The Lac-Mégantic crude oil train derailment tragedy: A year later, are we safer?
Today over 1,000 people packed Ste-Agnes Church in Lac-Mégantic, Quebec to remember the 47 people who died there one year ago after a run-away crude oil train derailed and exploded. Together with Mayor Roy Laroche, who gave a moving speech on the disaster today, residents are calling for no more crude oil trains through their community. They want bypass tracks built.
And for good reason. Experts say that not a lot has changed to improve safety since the Lac-Mégantic derailment tragedy woke everyone up to the nightmare of mass amounts of volatile crude oil moving by rail. Since then there have been over a dozen serious crude oil train derailments, six with major fires, but luckily no more fatalities. While Canada has taken some steps to improve safety like removing the most dangerous tank cars from crude by rail service, the U.S. has done little more than a feeble listing of voluntary measures.
Today marks the beginning of a week of action to call attention to the dual threats of moving extreme crude oil by rail. How many trains travel through communities carrying crude oil? What kind of crude oil – how dirty and how volatile is it? How close are the tracks to schools and homes? According to recent reports of crude oil train activity, the largest rail company moving crude oil, BNSF, ships 170 or more mile-long trains each week from North Dakota’s Bakken crude oil play. BNSF brags about its safety culture but in reality has done little to improve crude oil rail safety. At a recent conference a representative of BNSF stammered after being asked how many dangerous old tank cars they’ve replaced so far, and ultimately couldn’t answer the question. Because of the serious safety threats posed by transport of crude oil by rail and the health, environmental and safety threats of using extreme crude oil, some groups have issued a call to Keep oil off the rails and in the ground (Join this event in Sacramento on Wednesday July 9th).
Note: The picture below, taken in Hawthorne Woods, Illinois, shows a rail tank car passing a playground - an all too frequent sight.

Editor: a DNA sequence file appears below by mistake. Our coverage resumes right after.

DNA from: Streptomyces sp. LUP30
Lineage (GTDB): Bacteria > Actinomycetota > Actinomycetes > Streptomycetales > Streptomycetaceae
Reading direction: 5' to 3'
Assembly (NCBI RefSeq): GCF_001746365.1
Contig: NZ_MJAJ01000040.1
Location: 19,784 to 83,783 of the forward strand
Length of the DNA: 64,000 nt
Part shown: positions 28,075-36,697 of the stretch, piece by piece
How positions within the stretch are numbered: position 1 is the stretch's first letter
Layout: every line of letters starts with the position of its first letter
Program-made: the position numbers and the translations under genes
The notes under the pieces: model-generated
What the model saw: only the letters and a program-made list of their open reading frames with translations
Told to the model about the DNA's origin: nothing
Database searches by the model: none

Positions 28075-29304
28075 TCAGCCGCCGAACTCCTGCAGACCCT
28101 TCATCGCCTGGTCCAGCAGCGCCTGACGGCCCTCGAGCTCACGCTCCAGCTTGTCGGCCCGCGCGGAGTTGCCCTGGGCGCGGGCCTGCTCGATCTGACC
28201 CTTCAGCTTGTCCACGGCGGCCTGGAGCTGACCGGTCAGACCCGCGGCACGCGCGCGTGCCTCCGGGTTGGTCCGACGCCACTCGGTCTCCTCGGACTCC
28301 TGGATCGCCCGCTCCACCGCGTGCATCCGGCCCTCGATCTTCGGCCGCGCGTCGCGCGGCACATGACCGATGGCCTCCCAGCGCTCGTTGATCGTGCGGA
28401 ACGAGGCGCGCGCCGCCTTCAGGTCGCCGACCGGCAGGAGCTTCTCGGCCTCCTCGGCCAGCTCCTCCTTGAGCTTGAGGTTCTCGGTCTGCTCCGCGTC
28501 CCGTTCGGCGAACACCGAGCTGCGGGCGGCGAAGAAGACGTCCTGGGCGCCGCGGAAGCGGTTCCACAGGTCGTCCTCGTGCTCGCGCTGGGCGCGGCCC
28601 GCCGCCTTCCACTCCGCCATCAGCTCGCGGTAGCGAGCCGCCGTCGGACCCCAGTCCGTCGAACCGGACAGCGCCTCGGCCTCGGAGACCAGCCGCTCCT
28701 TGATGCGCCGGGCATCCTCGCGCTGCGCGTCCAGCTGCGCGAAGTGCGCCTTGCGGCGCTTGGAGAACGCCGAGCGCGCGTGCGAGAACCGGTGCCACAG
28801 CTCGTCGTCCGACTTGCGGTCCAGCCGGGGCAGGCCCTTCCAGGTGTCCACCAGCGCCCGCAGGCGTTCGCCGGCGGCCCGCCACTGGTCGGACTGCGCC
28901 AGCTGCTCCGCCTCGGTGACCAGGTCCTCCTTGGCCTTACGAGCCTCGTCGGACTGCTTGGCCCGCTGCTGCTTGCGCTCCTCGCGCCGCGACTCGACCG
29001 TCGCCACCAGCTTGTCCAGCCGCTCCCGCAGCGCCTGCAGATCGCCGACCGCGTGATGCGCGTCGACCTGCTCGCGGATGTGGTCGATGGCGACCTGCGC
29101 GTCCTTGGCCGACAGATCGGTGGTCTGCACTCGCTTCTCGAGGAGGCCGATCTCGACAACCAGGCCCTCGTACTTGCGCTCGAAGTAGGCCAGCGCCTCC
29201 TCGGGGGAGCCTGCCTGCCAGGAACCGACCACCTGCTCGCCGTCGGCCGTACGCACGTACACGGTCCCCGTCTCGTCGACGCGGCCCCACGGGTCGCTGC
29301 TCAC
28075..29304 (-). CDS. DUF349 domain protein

In California alone, at least 4 million people and hundreds of schools are directly in harm’s way next to rail lines, facing serious safety risks from potential crude oil train derailments. According to maps that were recently released by the state’s Working Group on Oil by Rail Safety, many rail lines through California cities are surrounded by residential neighborhoods, schools and hospitals. The state’s rail network is also cris-crossed with fault lines, rivers and streams, and sensitive wildlife habitats. It turns out that there are many measures that can be taken to dramatically improve crude by rail safety (like slowing down and replacing the most dangerous old tank cars), as soon as the oil and rail industries are ready to take responsibility for the problem and implement basic safety measures to avert future disasters.
While rebuilding has gone on in Lac-Mégantic and there are efforts at renewal with trout released into the lake and butterflies released into the sky today, many residents are still haunted by the derailment disaster. Construction equipment is busily working in the downtown area where the post office, library and restaurants once stood. Residents are bracing for a battle to get the rail lines to bypass the town center. Throughout America, one year later, as ever more crude oil trains speed through communities, we are all still asking: Are we any safer?
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